Silicon photonics (SiP)

Silicon photonics (SiP) is a disruptive technology that is poised to revolutionize a number of application areas, for example, data centers, high-performance computing (HPC). The key driving force behind SiP is the ability to use CMOS like fabrication resulting in high-volume production at low cost and possible monolithic integration with CMOS electronics. This is a key enabling factor for bringing photonics to a range of technology areas where the costs of implementation using traditional photonic elements such as those used for the telecommunications industry would be prohibitive.


As the information rates required from transceivers continue to increase, more sophisticated monolithic integration techniques are being deployed both within the discrete devices themselves and also in the creation of advanced integrated transmitter and receiver circuits. Band-gap engineering through epitaxial regrowth and selective area growth allow unprecedented chip-level function and performance in an ever-decreasing footprint. Lasers are combined with modulators, amplifiers, multiplexers, detectors and hybrids in wafer-scale processes.
Silicon photonics (SiP) research can be dated back to the 1980s. However, the previous decade has witnessed an explosive growth in the field.


SiP is entering a phase of increased commercialization and manufacturing growth in datacenter and HPC communication markets, due to the cost and power efficiency that high-density integration and WDM bring. The SiP working spectral range is from 1.1 micro-m up to 2 micro-m. This spectral range is possible extended  by Ge on Si up to 8 m without leaving the CMOS technology.


SiN material platform

SiN material platform is a versatile dielectric waveguide platform, called TriPleX and patented by LioniX International, which is based on alternating silicon nitride and silicon dioxide films. Fabrication with CMOS-compatible equipment based on low-pressure chemical vapor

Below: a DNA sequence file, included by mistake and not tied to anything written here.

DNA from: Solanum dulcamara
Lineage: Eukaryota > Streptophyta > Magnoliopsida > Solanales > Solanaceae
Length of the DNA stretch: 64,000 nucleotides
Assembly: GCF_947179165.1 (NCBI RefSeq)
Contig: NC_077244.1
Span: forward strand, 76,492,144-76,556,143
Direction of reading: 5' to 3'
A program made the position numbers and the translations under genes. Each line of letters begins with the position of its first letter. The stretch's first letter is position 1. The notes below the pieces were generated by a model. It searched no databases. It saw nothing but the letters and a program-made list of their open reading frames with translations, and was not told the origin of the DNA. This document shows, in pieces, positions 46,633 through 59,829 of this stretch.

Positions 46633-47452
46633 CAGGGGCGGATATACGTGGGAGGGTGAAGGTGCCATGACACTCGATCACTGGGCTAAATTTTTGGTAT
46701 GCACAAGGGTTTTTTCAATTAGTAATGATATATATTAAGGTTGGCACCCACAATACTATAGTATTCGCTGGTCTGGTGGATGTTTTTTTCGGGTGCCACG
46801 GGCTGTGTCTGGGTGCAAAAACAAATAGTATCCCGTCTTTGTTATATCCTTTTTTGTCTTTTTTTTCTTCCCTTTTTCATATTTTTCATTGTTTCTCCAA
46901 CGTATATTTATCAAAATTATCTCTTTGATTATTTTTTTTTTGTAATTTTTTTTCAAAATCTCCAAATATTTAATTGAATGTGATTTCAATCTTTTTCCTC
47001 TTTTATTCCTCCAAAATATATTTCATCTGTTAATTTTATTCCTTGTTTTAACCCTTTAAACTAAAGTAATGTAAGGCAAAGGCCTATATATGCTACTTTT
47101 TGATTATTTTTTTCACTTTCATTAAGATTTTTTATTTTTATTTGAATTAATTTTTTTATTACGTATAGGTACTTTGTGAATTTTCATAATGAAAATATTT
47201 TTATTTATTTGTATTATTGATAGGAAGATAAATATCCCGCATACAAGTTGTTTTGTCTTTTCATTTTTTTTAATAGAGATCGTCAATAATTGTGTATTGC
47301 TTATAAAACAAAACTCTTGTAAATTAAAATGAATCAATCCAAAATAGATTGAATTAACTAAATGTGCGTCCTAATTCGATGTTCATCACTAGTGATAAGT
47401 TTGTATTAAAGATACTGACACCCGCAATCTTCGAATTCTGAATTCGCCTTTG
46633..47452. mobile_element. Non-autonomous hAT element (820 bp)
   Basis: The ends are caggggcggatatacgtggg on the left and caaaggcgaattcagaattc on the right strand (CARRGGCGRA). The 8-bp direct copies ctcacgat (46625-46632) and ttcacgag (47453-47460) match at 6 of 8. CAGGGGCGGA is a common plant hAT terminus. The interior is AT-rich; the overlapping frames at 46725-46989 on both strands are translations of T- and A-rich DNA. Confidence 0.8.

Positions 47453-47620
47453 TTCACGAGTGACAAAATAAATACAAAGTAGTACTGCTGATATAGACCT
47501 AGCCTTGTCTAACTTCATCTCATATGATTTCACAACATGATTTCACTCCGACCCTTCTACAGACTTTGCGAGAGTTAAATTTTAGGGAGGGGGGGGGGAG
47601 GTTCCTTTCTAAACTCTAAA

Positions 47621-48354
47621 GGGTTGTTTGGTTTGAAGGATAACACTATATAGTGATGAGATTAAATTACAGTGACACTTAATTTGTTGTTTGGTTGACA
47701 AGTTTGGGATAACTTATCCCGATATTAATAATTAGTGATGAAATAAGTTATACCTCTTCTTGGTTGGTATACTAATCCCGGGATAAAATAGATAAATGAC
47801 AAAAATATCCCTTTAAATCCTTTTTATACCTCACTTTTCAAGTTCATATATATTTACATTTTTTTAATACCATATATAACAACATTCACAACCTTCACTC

deposition enables the realization of stable material compositions being a prerequisite to the control of waveguide properties and modal shape. The transparency window of both materials allows for the realization of low-loss waveguides over a wide wavelength range (400 nm–2.35 μm). Propagation losses as low as 5 × 10–4 dB/cm are achieved. PIC enabled products outperform equivalent combinations of discrete components at the functional level.


InP and SiN are perfectly complementary. A successful hybrid platform integrating InP and SiN components will offer, therefore, superior performance for both active and passive components and is a very promising approach for complex PICs which require very low propagation losses, e.g. in delay lines or high-Q filters. Ultra-low linewidth lasers by combining InP and TriPleX chips from LioniX and Fraunhofer HHI have recently been reported. The TriPleX platform will not only allow the combination of efficient InP lasers with ultra-low loss passive waveguides, but it will also enable testing of InP circuits on wafer scale by using TriPleXbased optical waveguide probes.


LIGENTEC — a manufacturer of PICs for ground and space communications, as well as for quantum, lidar, and biosensor applications — focuses on SiN. In LIGENTEC’s view, SiN has important advantages over other platforms in these specialties, due to its low propagation loss, its ability to stabilize temperature, and its usefulness for dispersion engineering and for the ability to carry multiple watts of optical power per waveguide. Moreover, SiN is already employed as a material in CMOS foundries and can be efficiently scaled to high-volume production.


Phase change material breakthrough

University of Southampton researchers have been able to demonstrate a new material family that will revolutionise optical circuits to replace parts of traditional electronic hardware. The materials that have been developed allow rapid reversible switching between two states, known as phase change, which has previously been limited to electronic circuits as standard commercially available materials suffer from large optical losses.